Business / Economy

China's annual love-in transcends mere shopping

(Xinhua) Updated: 2016-08-10 10:11

China's annual love-in transcends mere shopping

A young couple poses at "Love Tunnel" in Jiangning district, Nanjing, Jiangsu province, Aug 9, 2016. [Photo/IC]

BEIJING - Chinese people embrace their own "Valentine's Day" Tuesday, when lovers send each other gifts or have romantic candlelit meals together.

"Qixi" is a traditional Chinese festival on the seventh day of the seventh month of the lunar calendar. It is based on a 2,000-year-old legend of two lovers, Niu Lang and Zhi Nu, separated by a river, who can only meet once a year when a flock of magpies forms a bridge for them.

More people celebrating

As with other festivals, Qixi has become an excuse for shopping. Shopping malls, both online and brick-and-mortar, and department stores have numerous promotions on the day.

China's annual love-in transcends mere shopping

Lovers have romantic meals together.[Photo/IC]

Alibaba claims that the number of people searching key words such as flowers, roses, and chocolates on online shopping websites increases dramatically around Qixi.

Unmarried couples are generally more interested in Qixi gifts than the married. About 84 percent of flowers delivered at this time of year are roses. Of those who buy roses and chocolates, Alibaba says more than 90 percent are unmarried and more than 63 percent are between 18 and 29 years old.

But this does not mean that the middle-aged do not celebrate. Many middle-aged people in the survey said that they give their spouses presents on this day, but they tend to be household items.

China's annual love-in transcends mere shopping

A Chinese clerk shows a cake at a bakery in Bozhou city, China's Anhui province, Aug 10, 2016. [Photo/VCG]

A last chance to find a mate

The festival was originally a day for girls rather than couples to celebrate, and its original meaning had very little to do with love.

Wang Juan with the Department of Chinese Language and Literature at Peking University, said that Qixi was for young women and girls to get together, do embroidery and pray for good needlework skills which in turn would help them find a partner.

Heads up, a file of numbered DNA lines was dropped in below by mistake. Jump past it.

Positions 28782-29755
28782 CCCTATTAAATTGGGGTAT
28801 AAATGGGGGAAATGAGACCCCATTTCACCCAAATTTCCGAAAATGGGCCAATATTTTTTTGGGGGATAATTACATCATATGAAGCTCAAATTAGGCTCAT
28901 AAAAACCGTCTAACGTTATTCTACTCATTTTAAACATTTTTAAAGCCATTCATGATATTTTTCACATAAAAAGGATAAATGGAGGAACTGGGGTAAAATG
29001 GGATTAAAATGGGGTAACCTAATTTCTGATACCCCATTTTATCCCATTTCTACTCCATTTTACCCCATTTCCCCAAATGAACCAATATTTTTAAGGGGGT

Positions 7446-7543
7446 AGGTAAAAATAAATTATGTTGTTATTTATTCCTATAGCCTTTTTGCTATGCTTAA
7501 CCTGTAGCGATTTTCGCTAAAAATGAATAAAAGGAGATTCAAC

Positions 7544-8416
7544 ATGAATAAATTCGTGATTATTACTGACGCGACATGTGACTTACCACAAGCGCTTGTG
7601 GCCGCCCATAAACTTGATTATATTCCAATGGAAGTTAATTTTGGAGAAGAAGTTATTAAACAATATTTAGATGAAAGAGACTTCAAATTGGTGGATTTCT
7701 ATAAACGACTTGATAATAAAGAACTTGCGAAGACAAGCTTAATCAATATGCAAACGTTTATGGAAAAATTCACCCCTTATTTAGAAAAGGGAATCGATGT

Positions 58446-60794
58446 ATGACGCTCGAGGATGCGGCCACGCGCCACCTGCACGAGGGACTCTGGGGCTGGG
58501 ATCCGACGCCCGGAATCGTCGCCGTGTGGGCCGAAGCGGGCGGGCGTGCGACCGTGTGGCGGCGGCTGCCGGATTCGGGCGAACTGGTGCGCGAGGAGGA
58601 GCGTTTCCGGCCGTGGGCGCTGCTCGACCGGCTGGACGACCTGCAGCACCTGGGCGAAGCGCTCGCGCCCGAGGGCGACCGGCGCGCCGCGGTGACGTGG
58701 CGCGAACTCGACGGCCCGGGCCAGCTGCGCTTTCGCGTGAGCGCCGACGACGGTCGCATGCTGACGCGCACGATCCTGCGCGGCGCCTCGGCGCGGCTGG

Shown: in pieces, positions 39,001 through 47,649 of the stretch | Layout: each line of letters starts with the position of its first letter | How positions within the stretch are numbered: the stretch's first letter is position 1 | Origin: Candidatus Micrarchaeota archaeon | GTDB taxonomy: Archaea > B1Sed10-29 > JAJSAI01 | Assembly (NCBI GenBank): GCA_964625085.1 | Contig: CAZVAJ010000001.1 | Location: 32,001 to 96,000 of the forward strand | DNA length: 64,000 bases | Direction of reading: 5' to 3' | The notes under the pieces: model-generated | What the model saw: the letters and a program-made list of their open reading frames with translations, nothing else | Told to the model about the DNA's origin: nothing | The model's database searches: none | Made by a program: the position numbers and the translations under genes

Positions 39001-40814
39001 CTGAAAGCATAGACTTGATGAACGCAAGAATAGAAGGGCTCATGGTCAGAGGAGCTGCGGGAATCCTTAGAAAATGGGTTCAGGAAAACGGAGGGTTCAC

Though people today rarely do needlework, finding a mate is still an important part of the day. Traditional, commercial matchmaking events are held in parks.

This year a bus driver in central China's Henan province came up with a new way for young people to meet their "Mr or Miss Right." Inspired by the love story of another bus driver Zhao Pengfei, Yun Xi, driver of Bus No 62 in Zhengzhou, the provincial capital city, has adorned his bus with wedding photos and romantic love stories.

China's annual love-in transcends mere shopping

A young man sends a gold necklace to his girlfriend in Beijing. [Photo/VCG] 

Zhao, who works on Bus No 130 in Zhengzhou, met the love of life on his bus. In 2014, a girl lost her bus pass on his bus. Zhao told her he would look for it later, and asked for her phone number so he could call her if he got lucky, which he certainly did. He duly found the card and returned it to her that evening. They are now married.

Yun's plan is to ask his passengers for their WeChat details, so he can post their contact information in his bus.

"Most young people are too busy to meet new people," he said. "Buses are the most popular public transport, so I hope this can help them."

A day for reminiscences of youth and love

Qixi is not just for young people but holds meaning for older citizens.

China's annual love-in transcends mere shopping

Couples celebrate Qixi, or Chinese Valentine's Day, in wedding dresses when they got married half a century ago, Suining city, Sichuan province, Aug 8, 2016. [Photo/VCG]

Chen Yi, in his fifties, from Changsha, capital of central China's Hunan province, said he does not envy young people celebrating the festival, but is reminded of the good old days when he and his wife enjoyed a simple, romantic relationship.

"When we were young, we never celebrated western Valentine's Day, but we looked forward to Qixi a lot. I helped my girlfriend fetch water and sent her cakes. She sent me a handmade scarf as a present," Chen said. "In the afternoon, we walked along the track of the local stadium."

Guo Houchi, a college student from Changsha, remembers his mother telling him stories about Qixi.

"She told me that when she was young she would go out on the night of Qixi to see the stars in the sky and try to find Niu Lang and Zhi Nu. It sounded like such a romantic way to celebrate."

Qixi was listed as an example of national intangible cultural heritage by the State Council in 2006. Over the past decade, Chinese people have developed their own ways to celebrate the festival.

"The Festival is a miniature piece of culture. We should pay more attention to how these festivals encapsulate our traditions and reflect people's behavior today," said Professor Wang Juan.

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